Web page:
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Killer Laughs From Wayans

In the new Coen brothers comedy film "The Ladykillers," Marlon Wayans plays a member of an offbeat gang that aims to pull off the heist of the century.

Unfortunately, they meet their match in an elderly church-going lady.

After showing a clip in which Wayans' character, Gawain MacSam, gets slapped over and over by the old lady, played by Irma P. Hall, he tells The Early Show co-anchor Harry Smith, tongue-in-cheek, the right side of his face is still numb.

"She bragged during the making of this movie she had been trained in stage combat," Wayans says about Hall. "She said, 'Don't worry, baby, Mama took stage combat so you don't have to worry about anything.' Then she hauled off and slammed me. And I was like, 'You failed that course, didn't you?'

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"The thing about it, I wouldn't mind some of the slapping, but we did about 30 takes because she kept forgetting her lines, and we would start from scratch. If you're going to slap somebody, you have to put lotion on. She slapped me with dry hands, and it felt like somebody was slapping me with a ton of beef jerky. My mother saw the preview and got mad. She said, 'Nobody hits my babies but me.' When I got home, she slapped me for letting somebody else slap me."

It was all laughs at The Early Show studio as Wayans continued to joke about what he went through to portray his role. He plays an inside man for a gang of thieves lead by Goldthwait Higginson (Tom Hanks) in this remake of the 1955 movie with the same name. The group pretends to practice church music in the cellar of an elderly lady's house. But the landlady is no fool, and she suspects her tenants are planning something mischievous. The thieves decide to murder their host, but they seriously underestimate the church lady.

Next for Wayans is "White Chicks" a film he did with his brother. He says, "Me and my brother, Shawn, play two FBI agents who go to the Hamptons to stop the Wilton sisters. We have to play two white women."

How did he prepare for that? "I don't know if you actually can prepare for that," he answers. "I asked Tom Hanks (who played a woman on the TV series "Bosom Buddies"). He didn't tell me how actually a woman's outfit was. He didn't tell me that the shoes are real pointy at the end."

But Wayans notes, "I think we all have a little white woman trapped deep inside of all of us. Don't you think you have one trapped inside of there?" He makes fun of Harry Smith's suit, tie and shoes. To make him "look better," he lends Smith his hat and, satisfied with the transformation, Wayans says, "Bang! Pimping. Now you got to lean back. (And say,) That's The Early Show. Tune in, holla. Say, 'holla,' no e-r. It's like dolla. No e-r. We do the 'a.' But you're looking cool. You're looking suave."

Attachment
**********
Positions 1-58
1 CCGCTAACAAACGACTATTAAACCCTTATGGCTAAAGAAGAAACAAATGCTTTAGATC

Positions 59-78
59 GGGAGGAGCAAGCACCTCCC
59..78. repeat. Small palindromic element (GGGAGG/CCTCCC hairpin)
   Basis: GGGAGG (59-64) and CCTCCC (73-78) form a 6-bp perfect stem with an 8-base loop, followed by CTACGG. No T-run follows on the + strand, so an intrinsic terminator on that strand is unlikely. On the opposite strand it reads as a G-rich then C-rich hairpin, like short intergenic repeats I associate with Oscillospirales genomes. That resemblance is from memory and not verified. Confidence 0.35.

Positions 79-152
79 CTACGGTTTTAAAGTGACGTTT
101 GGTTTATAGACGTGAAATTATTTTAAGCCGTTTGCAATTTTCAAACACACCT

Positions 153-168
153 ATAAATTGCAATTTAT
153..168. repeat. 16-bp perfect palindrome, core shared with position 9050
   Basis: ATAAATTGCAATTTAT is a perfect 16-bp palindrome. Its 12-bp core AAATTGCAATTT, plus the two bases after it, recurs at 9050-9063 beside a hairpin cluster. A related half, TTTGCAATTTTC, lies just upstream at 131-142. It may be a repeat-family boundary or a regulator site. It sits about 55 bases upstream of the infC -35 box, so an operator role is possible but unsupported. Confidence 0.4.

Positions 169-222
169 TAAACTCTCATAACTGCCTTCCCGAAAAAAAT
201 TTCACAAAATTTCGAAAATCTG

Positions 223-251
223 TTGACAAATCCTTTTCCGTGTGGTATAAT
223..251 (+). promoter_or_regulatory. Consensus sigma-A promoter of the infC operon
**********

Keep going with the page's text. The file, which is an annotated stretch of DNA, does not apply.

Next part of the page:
Some Facts About Marlon Wayans

  • Marlon Wayans was born in New York City on July 23, 1972.
  • Marlon is the youngest of 10 Wayans children.
  • Marlon Wayans attended Fiorello H. LaGuardia High School of Music & Art and Performing Arts in New York City.
  • In 1992, Marlon Wayans made his feature film debut in brother Damon's action comedy showcase "Mo' Money."
  • From 1990 to 1993, Wayans was a regular on "In Living Color."
  • In 1996, Marlon and Shawn Wayans teamed as co-writers and co-stars of the feature spoof "Don't Be a Menace to South Central While Drinking Your Juice in the Hood."
  • From 1995 to 1999, Marlon and Shawn Wayans starred in The WB's "The Wayans Bros."
  • In 2000, Wayans co-starred in the box office success "Scary Movie"; the actor also showed his dramatic range in the drama "Requiem for a Dream."
  • In 2001, Wayans co-starred in "Scary Movie 2."
  • Marlon, along with his brothers Shawn and Keenen Ivory, have signed a two-picture deal with Revolutions Studios. The first picture under this deal, "White Chicks," which Marlon co-wrote, executive produces, and stars in, will be released in the summer of 2004.
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